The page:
Depending on the model and make of your car, the fuel injectors may be secured to the fuel rail by a retainer. It is important to remove any retainer first. Sometimes, these may need to be rocked back and forth, but not so much that it may damage the rail.

Get a fuel injector puller to remove the fuel injectors from their ports. Don’t make the mistake of yanking them all out with all your might as they might break and put some of the bits into your engine. Using a fuel injector puller not only simplifies the removal of the fuel injector, it also helps preserve the integrity of your engine. To use the fuel injector puller, simply slide the gadget under the lip of the fuel injector housing. Carefully pop it out.

Be careful when removing the fuel injector as you’ll be leaving a large hole in your intake manifold. Care should be taken not to allow anything to get inside or drop inside this hole, otherwise, you’ll find fixing it can be a real headache.

If you’re working with a throttle body, then removing the fuel injectors shouldn’t be a real concern as it is as simple as prying them loose from their slots, carefully, of course.

Replace with New Injector

If your car comes with a throttle body, follow the manufacturer’s instructions in the installation of the fuel injectors into your throttle body. Make sure to install a new injector retainer bracket, as well; although the original can still be used if it’s not severely battered. Secure and tighten the retainer bracket bolts in 1/8 turns from the bolt’s center outwards. Hook up the fuel injector harnesses and electrical connectors to the fuel injectors.

If your vehicle came with a fuel rail, make sure to install new parts-specific O-rings onto the new fuel injectors. Make sure to clean any debris that may be present on these items. Carefully slot the fuel injector into the intake port of your engine. Give it a slight push until they rest securely in place. In situations where the intake manifold had to be removed, you will have to replace the O-rings or intake gasket as well before putting the intake manifold back in its place.

Install the fuel rail over the fuel injectors and tighten the bolts and screws. Next, don’t forget to reconnect the main fuel lines and other things that you have removed at the beginning of this endeavor. If you removed the engine cover, it’s time to put it back on and secured in its place.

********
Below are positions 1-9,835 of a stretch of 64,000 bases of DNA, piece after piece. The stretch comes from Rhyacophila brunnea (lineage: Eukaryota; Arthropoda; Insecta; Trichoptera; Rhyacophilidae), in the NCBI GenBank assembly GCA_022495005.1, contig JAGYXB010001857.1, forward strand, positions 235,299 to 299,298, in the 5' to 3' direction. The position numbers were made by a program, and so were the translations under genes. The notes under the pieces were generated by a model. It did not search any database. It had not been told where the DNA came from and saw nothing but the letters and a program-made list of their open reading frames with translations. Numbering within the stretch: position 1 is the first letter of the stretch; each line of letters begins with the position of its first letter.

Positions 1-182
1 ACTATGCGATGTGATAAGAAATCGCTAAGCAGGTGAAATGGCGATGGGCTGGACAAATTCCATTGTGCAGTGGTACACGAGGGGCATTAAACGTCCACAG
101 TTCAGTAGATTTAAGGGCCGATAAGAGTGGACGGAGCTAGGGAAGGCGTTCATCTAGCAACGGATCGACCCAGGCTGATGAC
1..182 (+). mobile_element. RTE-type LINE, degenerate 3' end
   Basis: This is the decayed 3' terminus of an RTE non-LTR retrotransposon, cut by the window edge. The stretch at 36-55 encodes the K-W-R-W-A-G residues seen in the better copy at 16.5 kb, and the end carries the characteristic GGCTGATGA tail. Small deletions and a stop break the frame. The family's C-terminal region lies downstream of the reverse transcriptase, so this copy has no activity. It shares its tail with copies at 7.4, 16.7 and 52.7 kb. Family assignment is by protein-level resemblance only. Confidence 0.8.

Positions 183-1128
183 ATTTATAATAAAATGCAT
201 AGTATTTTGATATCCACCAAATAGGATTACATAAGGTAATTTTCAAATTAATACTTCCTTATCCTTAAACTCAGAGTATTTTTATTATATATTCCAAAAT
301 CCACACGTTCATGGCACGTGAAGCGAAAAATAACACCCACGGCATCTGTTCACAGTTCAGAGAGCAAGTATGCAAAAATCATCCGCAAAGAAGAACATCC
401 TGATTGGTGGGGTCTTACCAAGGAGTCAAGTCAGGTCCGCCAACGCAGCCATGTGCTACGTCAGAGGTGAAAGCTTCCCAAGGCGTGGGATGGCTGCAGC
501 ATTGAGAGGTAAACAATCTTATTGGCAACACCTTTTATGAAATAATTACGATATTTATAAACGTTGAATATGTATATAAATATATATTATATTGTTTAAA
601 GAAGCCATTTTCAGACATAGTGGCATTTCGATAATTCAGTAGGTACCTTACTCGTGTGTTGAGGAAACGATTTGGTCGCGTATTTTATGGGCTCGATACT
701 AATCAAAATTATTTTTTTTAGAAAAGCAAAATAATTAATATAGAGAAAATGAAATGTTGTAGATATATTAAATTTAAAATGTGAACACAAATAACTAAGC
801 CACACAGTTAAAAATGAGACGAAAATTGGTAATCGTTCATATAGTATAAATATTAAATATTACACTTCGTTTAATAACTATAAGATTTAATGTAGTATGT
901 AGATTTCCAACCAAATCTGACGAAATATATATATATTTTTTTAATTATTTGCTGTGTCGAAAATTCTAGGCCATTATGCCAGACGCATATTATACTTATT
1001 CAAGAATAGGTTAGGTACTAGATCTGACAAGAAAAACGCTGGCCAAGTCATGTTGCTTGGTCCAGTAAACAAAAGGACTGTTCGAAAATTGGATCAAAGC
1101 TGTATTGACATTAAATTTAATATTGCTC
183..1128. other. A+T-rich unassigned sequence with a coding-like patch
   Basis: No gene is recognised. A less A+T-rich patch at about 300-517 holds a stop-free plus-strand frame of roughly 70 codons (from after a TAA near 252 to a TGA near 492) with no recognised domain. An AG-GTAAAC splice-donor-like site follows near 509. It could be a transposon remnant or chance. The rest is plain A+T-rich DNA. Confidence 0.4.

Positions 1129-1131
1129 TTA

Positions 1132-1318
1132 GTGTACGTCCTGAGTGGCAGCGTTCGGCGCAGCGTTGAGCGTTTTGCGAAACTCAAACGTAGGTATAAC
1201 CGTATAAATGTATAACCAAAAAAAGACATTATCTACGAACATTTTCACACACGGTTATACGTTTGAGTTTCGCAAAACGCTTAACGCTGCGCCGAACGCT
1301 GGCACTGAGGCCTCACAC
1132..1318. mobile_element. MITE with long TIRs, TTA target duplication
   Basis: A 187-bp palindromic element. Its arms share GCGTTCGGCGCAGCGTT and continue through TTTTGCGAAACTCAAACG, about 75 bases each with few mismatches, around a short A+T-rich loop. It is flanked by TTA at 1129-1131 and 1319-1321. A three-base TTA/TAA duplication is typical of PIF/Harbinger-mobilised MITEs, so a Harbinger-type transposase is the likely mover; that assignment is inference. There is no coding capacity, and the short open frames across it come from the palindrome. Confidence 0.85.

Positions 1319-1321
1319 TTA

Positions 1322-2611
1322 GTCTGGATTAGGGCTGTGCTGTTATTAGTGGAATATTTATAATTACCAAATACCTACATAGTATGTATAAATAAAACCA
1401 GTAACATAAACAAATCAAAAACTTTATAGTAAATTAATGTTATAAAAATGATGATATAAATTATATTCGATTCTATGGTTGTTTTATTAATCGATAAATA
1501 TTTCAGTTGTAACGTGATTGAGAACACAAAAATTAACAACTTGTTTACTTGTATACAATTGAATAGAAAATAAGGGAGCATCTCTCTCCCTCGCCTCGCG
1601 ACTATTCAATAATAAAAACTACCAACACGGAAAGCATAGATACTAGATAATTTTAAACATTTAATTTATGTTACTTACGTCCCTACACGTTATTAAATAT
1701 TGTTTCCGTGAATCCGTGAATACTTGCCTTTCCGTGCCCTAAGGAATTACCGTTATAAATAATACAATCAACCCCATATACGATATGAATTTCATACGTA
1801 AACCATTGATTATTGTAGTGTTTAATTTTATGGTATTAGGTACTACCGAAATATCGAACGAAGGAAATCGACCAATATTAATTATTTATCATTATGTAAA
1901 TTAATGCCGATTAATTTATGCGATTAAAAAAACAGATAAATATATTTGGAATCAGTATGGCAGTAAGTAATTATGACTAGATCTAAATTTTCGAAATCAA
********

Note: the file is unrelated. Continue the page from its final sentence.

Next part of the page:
Check for Leaks

Just because you’re done replacing your fuel injectors doesn’t mean you can wrap things up. Remember that you disconnected the main fuel line and removed the fuel rail of your car’s fuel delivery system. It is imperative that before you take your car out for a spin, you should check it first for any leaks in its fuel system.

To do this you’ll need a combustible gas detector. First, you will have to fill your lines with fuel. Turn on your ignition and listen for fuel pump activation. You’ll hear a distinct noise in the fuel pump as if it is filling up with fuel. Once the noise stops, turn the ignition off. You will need to do this about 3 to 4 times to make sure that the entire fuel delivery system is filled with fuel.

Once you’re done, you can get the combustible gas detector and place the sensor on all of the fuel line connections in your car. This will help determine if there is fuel leaking somewhere. If none is found, then you can pat yourself on the back for a job well done.

Give it a Test

Take your car for a drive around the neighborhood. Be especially mindful of the sounds or anything coming from your engine such as vibrations or the cylinders not really firing as they should. Also, check your instrument panel for engine warnings. If the check engine comes on during the test drive, it may mean you have a different problem in your car’s fuel system. Otherwise, if no warning lights come on during the test drive, you’re definitely good to go.

Replacing your fuel injectors can be quite intimidating and stressful especially if you don’t have the correct tools to get the job done. And while online instructions can provide you with direction on how you can accomplish these things, it is still best to have a professional do it for you. For maintenance, check out our review of the best fuel injector cleaners on the market.

Sources

  1. DIY Fuel Injector Replacement, ThoughtCo
  2. How to Replace a Fuel Injector, 2CarPros
  3. How to Replace a Fuel Injector, Your Mechanic